A recent market report projects that that the next-generation sequencing market will be worth more than $27 billion by 2022, expanding at a compound annual growth rate of 40.1 percent. The next-generation cancer diagnostics market, which is likely to rely heavily on advancements in genomic sequencing, may hit $20.25 billion by the start of the next decade.
Oncology, along with infectious diseases, have thus far driven a great deal of growth in this segment, and are likely to continue to push the market upward as researchers delve deeper into the development of more effective and efficient therapies for hard-to-treat cancers and other conditions.
Some researchers are even looking beyond the use of pharmaceuticals to treat the issues uncovered by genetic testing. They intend to go straight back to the source.
Genome editing is the next logical step in precision medicine, although it is an area fraught with ethical debates. This emerging area of science focuses on slicing out damaged sections of DNA and replacing the information with artificially engineered nucleases.
It may seem like science fiction, but explorations into this region of treatment and prevention are already bringing hundreds of millions of dollars in investments and spending.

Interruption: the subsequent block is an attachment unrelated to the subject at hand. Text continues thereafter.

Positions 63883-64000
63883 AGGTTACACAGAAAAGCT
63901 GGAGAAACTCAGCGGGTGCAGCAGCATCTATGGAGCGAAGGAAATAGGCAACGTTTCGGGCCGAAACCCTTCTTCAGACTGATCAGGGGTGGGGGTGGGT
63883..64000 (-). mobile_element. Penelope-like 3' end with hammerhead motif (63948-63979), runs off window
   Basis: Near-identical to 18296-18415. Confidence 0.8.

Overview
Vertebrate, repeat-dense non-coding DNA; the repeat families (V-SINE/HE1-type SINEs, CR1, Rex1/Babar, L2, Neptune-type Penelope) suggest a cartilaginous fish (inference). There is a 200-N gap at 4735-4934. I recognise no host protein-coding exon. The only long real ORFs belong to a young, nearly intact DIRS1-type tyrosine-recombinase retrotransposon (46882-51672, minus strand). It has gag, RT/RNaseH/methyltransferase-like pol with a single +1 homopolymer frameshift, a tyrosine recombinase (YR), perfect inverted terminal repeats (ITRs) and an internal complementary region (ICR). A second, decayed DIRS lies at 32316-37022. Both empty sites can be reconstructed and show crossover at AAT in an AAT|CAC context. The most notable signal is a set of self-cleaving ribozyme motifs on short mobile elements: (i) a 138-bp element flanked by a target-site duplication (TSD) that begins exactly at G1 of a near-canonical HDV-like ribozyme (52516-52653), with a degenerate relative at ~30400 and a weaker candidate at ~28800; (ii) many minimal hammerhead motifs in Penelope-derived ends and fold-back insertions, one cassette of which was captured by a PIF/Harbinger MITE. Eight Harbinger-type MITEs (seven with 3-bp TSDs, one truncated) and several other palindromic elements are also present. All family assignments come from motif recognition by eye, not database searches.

A BCC Research report estimates that the global genome editing market totaled more than $206 million in 2015 and close to $400 million in 2015. The marketplace is likely to reach a whopping $2 billion by the end of the decade as scientists continue to refine the genome editing technology known as “CRISPR/Cas9,” said BCC Research analyst Mike Fan.
"Due to its wide range of potential applications, CRISPR/Cas9 has become not only a 'hot' research and development area, but also a hot topic of public discussion and debate, particularly because it may one day be used to make edits to human germ lines, which could pass to next generations,” he said. “In the pharmaceutical industry, drug makers are collaborating closely with genome editing specialized companies to speed the technology forward to clinic use."
As research centers, laboratories, vendors, and healthcare organizations continue to develop these and other precision medicine techniques, patients may soon find that DNA sequencing will become a routine aspect of care for many conditions.
Plummeting costs and more familiarity with the potential benefits of next-generation technologies are likely to produce significant benefits for the development of personalized treatments as providers continue to seek innovative strategies for bringing the best possible care to those who need it most.